Speed Limiter Regulation Held Up By Trump’s Rule Cuts

By Go By Truck News, July 6, 2017
When Donald Trump took office in January, he vowed to block what he calls unnecessary rules across the government that stifle business and slow hiring. The order he signed in January requires agencies to kill two existing rules for each new one and caps the costs of new regulations — even ones backed by industry, lawmakers and the public.
One of those may be the upcoming speed limiter rule. Several people and factors convinced U.S. officials in September to propose requiring speed-limiting devices on all large rigs. One of those is Steve Owings, whose son, Cullum, died in 2002 after being rear-ended by a speeding tractor-trailer.
“This ought to be the biggest slam dunk you ever thought of,” said Owings, whose son, Cullum, died in 2002. The latest hurdle for the truck-speed proposal is “very, very disconcerting,” he added.
The Department of Transportation has estimated that speed-limiting devices for trucks would save hundreds of lives, lower fuel use and provide as much as $6.5 billion in benefits per year. However the order has brought a halt to the regulatory process because, for a rule to be finalized, agencies have to find a way to save billions of dollars by cutting other regulations.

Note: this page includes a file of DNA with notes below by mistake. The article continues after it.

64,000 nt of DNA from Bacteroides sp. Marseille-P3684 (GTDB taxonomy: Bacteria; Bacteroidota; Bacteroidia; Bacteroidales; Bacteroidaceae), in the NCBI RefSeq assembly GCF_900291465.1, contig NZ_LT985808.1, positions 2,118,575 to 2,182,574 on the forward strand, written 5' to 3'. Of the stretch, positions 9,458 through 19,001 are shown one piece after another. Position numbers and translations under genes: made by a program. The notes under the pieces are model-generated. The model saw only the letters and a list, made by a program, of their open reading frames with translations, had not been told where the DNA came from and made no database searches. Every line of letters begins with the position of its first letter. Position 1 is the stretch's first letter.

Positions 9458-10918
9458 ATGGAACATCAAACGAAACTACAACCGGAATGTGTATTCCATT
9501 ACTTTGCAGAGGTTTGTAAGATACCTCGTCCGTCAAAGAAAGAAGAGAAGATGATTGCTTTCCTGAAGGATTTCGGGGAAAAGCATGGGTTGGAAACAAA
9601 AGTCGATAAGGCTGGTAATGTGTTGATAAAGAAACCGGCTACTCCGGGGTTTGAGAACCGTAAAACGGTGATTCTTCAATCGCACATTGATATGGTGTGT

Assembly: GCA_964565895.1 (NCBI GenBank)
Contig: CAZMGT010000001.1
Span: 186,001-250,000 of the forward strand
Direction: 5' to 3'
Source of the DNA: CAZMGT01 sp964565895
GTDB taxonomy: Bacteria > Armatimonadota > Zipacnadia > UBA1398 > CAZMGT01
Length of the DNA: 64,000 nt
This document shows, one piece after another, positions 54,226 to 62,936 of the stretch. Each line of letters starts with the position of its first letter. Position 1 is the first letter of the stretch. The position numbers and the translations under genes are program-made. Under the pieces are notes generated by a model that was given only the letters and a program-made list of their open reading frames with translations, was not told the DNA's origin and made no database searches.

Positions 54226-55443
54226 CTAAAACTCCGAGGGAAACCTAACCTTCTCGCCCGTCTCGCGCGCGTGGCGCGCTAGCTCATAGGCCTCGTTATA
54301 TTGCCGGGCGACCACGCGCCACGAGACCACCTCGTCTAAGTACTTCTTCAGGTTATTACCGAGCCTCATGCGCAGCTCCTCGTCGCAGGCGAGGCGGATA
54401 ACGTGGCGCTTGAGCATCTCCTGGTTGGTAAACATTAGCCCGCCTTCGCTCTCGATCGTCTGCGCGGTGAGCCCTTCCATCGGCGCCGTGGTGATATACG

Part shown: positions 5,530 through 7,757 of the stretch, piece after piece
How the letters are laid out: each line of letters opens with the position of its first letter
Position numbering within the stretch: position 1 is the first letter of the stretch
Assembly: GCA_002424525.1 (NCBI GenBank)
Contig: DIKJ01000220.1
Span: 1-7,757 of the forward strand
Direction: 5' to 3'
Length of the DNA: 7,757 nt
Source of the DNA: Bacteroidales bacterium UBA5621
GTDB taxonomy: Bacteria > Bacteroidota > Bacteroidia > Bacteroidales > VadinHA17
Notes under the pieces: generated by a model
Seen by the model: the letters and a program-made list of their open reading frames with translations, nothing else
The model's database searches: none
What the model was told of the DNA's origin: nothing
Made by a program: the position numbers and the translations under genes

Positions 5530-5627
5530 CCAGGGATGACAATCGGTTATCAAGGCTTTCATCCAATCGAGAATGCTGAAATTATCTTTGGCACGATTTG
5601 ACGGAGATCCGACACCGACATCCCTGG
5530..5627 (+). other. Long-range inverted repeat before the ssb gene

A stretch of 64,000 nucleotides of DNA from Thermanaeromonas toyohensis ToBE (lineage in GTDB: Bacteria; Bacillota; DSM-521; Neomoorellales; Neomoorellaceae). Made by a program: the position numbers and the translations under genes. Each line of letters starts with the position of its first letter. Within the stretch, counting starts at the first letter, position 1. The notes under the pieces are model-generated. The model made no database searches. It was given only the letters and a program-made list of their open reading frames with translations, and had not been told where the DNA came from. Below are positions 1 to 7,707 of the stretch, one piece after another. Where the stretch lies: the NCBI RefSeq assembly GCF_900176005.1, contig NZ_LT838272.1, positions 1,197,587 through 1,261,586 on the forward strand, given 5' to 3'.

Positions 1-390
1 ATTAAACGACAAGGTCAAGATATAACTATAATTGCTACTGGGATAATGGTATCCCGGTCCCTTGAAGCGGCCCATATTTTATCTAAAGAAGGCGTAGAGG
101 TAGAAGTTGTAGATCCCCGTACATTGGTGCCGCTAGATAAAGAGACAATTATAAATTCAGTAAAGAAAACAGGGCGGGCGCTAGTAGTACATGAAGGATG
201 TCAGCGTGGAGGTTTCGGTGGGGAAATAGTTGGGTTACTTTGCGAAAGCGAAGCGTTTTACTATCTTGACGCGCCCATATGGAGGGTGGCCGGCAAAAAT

Safety advocates like Deborah Hersman, the former NTSB chairman who now heads the nonprofit National Safety Council, say it’s frustrating seeing DOT’s proposed rules being held up while the agency searches for rules it can undo.
“It’s like Sophie’s Choice. You’re asking people to pick between one thing that will kill you and another thing that will kill you,” Hersman said.
Although the agency has allowed some Obama-era rulemakings to become law, such as training standards for commercial drivers, they say they believe there are inefficient rules that can be dropped or revised without compromising safety.
Unfortunately for the Owings, the speed-limiter rule is one of the most expensive pending transportation regulations — and therefore one requiring the elimination of significant existing regulations if it is ever to become law.
Owings said government officials he’s spoken with who are familiar with the regulation seem uncertain how to proceed under the White House’s new guidelines. He says he has sympathy with Trump’s call for reducing wasteful regulations. He just doesn’t think it makes sense for what he sees as a life-saving measure with little downside.
“You would think that this should be so simple,” he said.
Source: Bloomberg News

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